Stereotypical Employee Photo
A recent WSJ article noted that 10% of Microsoft employees (about 10,000 people) use iPhones to access their email, an interesting statistic when many smart phones that run on a Microsoft platform are available.
Closer to home, after canceling Comcast cable for AT&T U-verse, Comcast sent a rep out to pick up my equipment. In conversation, he revealed that he uses Direct TV at home, instead of Comcast, because Comcast did not offer discounts to employees and DirectTV was more affordable.
Both stories got me thinking: While your employees can certainly sell your product without using it, imagine how much more effective they can be if they actually use your product as well.
What can you do to ensure your employees become advocates for your products/services?
- Make Employees Customers. Even if you have to subsidize the product, make sure your employees use your product over a competitor’s. Car dealers have “dealer” cars so their sales people can speak intimately about the products they are selling based on their own experiences.
- Educate. Let your employees know everything about your product (good and bad). Don’t let them find out about any functions or problems from a customer. When the latter occurs, it can cause unnecessary conversations among the employees about the quality of your product.
- Transparency. Communicate with your employees regularly about your services. If you are making changes, tell them why. It will help them better communicate with consumers.
- Let Them Compare. You want your employees loyal to your products, so encourage them (and even subsidize) using a competitive product/service. This will allow them to see how your product is different and will help in emphasizing your product strengths from a personal experience.
- Ask for Feedback. When your employees are using your products/services, you now have a in-house focus group to gain learnings on how to improve your offerings. Asking for their feedback, and acting on it, will foster loyalty among employees and ultimately create a better product.
No matter how good your product or service, your employees are integral to selling the product and connecting with the consumer. Give them every opportunity to get to know your products and services better, and your efforts will pay off in so many ways.
While the debate continues regarding the impact of the iPad, Apple does many things right.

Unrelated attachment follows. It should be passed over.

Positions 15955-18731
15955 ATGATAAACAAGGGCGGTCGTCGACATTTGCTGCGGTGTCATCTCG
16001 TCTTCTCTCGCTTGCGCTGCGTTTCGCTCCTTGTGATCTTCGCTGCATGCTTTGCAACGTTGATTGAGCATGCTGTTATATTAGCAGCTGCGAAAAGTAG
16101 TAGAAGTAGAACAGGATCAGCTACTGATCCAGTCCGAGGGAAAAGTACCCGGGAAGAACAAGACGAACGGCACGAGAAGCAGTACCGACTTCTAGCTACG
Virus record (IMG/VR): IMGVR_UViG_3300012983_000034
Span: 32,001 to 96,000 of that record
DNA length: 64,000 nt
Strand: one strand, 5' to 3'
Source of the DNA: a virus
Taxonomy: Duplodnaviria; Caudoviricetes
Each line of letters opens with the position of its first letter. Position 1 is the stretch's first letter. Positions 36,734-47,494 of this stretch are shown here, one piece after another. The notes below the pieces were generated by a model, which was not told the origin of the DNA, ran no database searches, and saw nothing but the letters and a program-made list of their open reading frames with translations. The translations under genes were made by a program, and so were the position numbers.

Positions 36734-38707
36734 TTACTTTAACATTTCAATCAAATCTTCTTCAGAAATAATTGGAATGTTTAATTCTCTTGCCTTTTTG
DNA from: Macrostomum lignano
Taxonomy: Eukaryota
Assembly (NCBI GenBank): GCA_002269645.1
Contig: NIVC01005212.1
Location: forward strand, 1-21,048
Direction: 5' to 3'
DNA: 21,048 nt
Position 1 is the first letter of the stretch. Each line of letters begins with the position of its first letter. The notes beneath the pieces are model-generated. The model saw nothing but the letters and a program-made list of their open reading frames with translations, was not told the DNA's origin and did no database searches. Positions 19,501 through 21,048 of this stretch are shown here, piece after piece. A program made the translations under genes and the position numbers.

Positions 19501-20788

Today when I was purchasing a new case for my iPhone, the sales person noticed my company name on my credit card. She asked me about the business and if I was interested in joining their business loyalty program where I could earn benefits, discounts, etc.
This simple act made me appreciate that she was focused on my needs as a customer, and not just focused on the sale.
We do this all the time in our personal lives. You may notice a tree growing too close to a neighbor’s house and offer to recommend an arborist. Your friend’s car may leak antifreeze on your driveway and so you recommend a mechanic. The benefit to you? Helping a friend. Keeping a strong relationship.
When I meet with clients, I listen to what they need and often recommend services or companies that can help, regardless of whether it benefits my bottom line. I recommend a business coach if I see organizational challenges; CFO consultants if their revenue model is flawed; or an M&A consultant if my client needs a better understanding of what their end-game needs to be.
The same thing should be done with your brand.
What are you doing to take the extra step to help your customers out? Are you a resource that your customers trust because you are looking out for them? How can you train your employees to recognize the opportunity to become that trusted resource?
When the hard drive on my Powerbook was dying, I took it to the Genius Bar at Apple for support. To my surprise, they recommended I take it to someone else who could put in a faster drive and increase my memory at a lower cost. They even gave me a card for the place.